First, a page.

Appeals from the United States District Court for the Northern District of Illinois, Eastern Division, No. 83 CR 417, Stanley J. Roszkowski, Judge.
Cudahy and Coffey, Circuit Judges, and Grant, Senior District Judge.*fn*
The defendants, Hector Marin and Aida Serna Barreto, appeal their convictions for conspiracy to possess with intent to distribute cocaine and possession with intent to distribute cocaine in violation of 21 U.S.C. §§ 841(a)(1), 846. We affirm.
On May 9, 1983, Maurice Dailey, an agent of the Federal Drug Enforcement Administration ("DEA"), met with a confidential source*fn1 who informed Dailey that an Aida Serna Barreto was distributing cocaine on the north side of Chicago, Illinois. Surveillance of Barreto began on May 16, 1983, after various background checks conducted by DEA agents disclosed that she resided at 2000 West Summerdale in Chicago. On May 16, DEA agents observed Barreto travel to O'Hare Airport, where she met a Latin male arriving on a flight from Florida, and on May 18, 1983, the confidential source informed the DEA that Barreto had just received a shipment of cocaine from Florida. On May 24, 1983, at approximately 7:30 a.m., the confidential source again contacted the DEA, this time informing the agents that Barreto would begin distributing cocaine that day. After receiving this information, Agent Dailey organized several DEA agents to conduct further surveillance of Barreto. Dailey provided the agents conducting the surveillance operation with all the information contained in the DEA files concerning Barreto.
Between 9:00 and 9:30 a.m. on May 24, 1983, the DEA agents observed Barreto leave her residence, enter a yellow Camaro automobile registered to Hector Marin, 901 West Argyle, and drive two or three blocks south where she picked up two Latin passengers, one male and the other female. The agents observed Barreto and her two passengers proceed to 1507 West Lawrence in a circuitous manner, circling blocks and retracing their path several different times for approximately one-half hour, in an obvious effort to elude and frustrate attempted surveillance. Barreto exited the automobile, entered the building at 1507 West Lawrence, and after several minutes returned to the automobile. Barreto continued to drive in a circuitous manner, eventually returning to her residence at 2000 West Summerdale. Barreto exited the automobile and entered her residence, while the male and female Latin passengers drove off in the Camaro. At approximately 1:25 p.m., the agents observed Barreto leave the building at 2000 West Summerdale, unaccompanied, and enter a black Oldsmobile, registered to Isabella Scott. Barreto drove away in a circuitous manner, circling blocks, retracing streets, and proceeding very slowly, taking fifteen to twenty minutes to drive the ten to twelve blocks from her residence to 901 West Argyle.*fn2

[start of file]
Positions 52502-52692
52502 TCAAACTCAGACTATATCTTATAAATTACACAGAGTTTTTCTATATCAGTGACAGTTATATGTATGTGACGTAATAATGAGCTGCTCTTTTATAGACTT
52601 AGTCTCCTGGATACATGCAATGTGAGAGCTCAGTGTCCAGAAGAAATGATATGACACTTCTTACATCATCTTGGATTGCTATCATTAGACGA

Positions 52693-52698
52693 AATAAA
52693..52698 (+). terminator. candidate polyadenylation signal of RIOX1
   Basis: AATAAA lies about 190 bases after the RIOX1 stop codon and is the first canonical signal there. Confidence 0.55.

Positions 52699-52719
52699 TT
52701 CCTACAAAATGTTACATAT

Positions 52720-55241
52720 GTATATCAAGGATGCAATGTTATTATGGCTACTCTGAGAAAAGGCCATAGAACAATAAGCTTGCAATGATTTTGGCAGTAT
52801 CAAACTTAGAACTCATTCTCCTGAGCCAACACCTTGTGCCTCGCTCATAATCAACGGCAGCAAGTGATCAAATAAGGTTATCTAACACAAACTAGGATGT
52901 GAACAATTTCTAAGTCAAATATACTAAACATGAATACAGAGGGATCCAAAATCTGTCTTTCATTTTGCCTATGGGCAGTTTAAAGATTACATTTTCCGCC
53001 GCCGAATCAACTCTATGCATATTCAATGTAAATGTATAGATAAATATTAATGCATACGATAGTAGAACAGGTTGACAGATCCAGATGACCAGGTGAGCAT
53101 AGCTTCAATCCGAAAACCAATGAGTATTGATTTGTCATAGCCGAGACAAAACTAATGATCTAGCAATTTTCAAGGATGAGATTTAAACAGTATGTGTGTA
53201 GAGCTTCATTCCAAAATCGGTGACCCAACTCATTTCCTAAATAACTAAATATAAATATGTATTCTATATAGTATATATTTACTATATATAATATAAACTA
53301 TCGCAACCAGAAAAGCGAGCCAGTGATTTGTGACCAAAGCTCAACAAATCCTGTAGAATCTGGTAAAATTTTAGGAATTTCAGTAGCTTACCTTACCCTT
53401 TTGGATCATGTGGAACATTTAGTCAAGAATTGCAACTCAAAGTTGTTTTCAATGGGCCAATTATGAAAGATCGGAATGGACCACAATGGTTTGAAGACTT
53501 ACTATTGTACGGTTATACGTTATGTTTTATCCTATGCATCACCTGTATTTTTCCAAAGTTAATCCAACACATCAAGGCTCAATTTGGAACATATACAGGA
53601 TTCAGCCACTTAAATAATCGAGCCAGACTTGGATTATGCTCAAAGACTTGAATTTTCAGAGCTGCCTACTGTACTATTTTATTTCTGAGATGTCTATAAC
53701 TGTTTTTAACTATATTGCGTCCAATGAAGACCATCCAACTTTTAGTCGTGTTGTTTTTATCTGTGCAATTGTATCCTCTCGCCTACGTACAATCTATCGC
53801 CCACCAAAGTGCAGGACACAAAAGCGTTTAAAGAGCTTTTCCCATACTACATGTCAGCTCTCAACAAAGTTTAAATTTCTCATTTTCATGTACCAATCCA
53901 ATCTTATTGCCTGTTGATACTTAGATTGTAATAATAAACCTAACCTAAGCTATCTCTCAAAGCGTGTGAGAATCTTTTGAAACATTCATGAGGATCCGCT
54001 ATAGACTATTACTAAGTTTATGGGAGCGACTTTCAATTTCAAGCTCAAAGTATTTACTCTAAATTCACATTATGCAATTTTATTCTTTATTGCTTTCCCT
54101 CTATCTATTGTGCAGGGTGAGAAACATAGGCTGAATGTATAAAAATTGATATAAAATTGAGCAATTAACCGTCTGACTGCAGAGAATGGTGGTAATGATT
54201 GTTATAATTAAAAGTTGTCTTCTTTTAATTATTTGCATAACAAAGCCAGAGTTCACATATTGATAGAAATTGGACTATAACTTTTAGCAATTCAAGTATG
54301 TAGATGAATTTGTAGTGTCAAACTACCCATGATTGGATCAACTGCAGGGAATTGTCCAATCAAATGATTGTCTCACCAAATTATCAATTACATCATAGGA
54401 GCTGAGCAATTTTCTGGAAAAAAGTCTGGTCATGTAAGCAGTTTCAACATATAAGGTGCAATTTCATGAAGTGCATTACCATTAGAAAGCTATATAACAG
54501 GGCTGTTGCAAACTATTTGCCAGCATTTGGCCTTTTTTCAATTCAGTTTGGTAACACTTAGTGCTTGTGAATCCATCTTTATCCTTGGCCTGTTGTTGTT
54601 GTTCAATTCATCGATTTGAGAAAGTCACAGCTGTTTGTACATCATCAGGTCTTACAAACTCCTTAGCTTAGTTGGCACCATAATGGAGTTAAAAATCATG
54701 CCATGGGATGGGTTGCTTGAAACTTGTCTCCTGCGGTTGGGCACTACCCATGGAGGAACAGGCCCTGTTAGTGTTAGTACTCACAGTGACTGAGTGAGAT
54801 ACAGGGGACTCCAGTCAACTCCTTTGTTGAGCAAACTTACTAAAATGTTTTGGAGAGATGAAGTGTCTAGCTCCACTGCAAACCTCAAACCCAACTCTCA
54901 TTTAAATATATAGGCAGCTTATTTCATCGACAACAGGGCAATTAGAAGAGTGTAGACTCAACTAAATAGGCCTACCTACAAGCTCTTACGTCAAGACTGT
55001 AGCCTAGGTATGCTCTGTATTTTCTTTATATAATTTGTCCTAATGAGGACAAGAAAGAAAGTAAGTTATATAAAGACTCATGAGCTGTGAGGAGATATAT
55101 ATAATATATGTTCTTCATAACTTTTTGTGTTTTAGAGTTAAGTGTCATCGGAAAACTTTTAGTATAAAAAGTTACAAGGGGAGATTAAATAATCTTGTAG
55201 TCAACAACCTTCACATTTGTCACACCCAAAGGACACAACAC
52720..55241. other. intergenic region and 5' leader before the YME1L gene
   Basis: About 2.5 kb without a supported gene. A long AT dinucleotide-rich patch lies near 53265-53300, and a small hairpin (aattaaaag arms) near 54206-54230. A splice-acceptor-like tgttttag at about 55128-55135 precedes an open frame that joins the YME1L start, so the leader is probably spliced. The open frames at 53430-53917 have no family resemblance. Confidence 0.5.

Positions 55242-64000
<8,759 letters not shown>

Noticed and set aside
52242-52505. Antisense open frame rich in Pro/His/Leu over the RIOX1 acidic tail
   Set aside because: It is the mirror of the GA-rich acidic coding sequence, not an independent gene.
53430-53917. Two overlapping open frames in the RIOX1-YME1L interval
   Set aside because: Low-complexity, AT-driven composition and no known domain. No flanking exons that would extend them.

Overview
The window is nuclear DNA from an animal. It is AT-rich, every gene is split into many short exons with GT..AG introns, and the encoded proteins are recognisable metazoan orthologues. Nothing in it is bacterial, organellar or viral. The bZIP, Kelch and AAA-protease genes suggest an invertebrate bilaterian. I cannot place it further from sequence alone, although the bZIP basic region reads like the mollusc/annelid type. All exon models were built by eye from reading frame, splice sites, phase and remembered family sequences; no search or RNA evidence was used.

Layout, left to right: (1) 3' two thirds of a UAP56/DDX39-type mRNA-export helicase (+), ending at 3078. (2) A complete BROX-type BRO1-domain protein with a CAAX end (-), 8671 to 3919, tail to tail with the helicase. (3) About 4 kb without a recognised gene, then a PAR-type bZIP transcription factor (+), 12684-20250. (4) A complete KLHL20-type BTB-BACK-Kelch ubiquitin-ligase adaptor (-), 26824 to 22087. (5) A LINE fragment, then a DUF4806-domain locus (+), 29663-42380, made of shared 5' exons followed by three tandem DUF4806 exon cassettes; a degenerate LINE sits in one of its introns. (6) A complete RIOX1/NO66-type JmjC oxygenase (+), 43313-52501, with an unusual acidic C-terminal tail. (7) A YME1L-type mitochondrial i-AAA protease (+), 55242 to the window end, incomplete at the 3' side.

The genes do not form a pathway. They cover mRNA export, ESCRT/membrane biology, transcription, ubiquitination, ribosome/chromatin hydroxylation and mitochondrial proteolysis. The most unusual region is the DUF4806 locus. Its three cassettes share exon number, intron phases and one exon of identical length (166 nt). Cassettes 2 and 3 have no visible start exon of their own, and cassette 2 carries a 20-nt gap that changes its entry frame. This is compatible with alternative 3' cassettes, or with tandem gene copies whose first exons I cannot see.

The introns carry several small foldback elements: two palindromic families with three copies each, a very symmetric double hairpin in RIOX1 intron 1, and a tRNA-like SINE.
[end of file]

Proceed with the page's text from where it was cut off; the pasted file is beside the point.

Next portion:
Upon Barreto's arrival at 901 West Argyle, a Latin male, later identified as Hector Marin, exited the building at that address, carrying a brown paper bag. Marin stood on the sidewalk, nervously and cautiously looking up and down the street for several minutes. He than ran to the black Oldsmobile and entered the driver's side of the vehicle, still carrying the brown paper bag. Barreto slid over to the passenger side as Marin bent over, his head disappearing from view for several seconds, and then reappeared behind the steering wheel. Marin and Barreto drove westbound approximately one block, turned onto Sheridan Road, and immediately pulled the vehicle to the curb where Marin surveyed the area, looking out of the driver's window down Argyle Street. Marin soon merged into traffic and drove back and forth on the side streets for ten to fifteen minutes, eventually entering southbound Lake Shore Drive, the entire time under the surveillance of the DEA agents.*fn3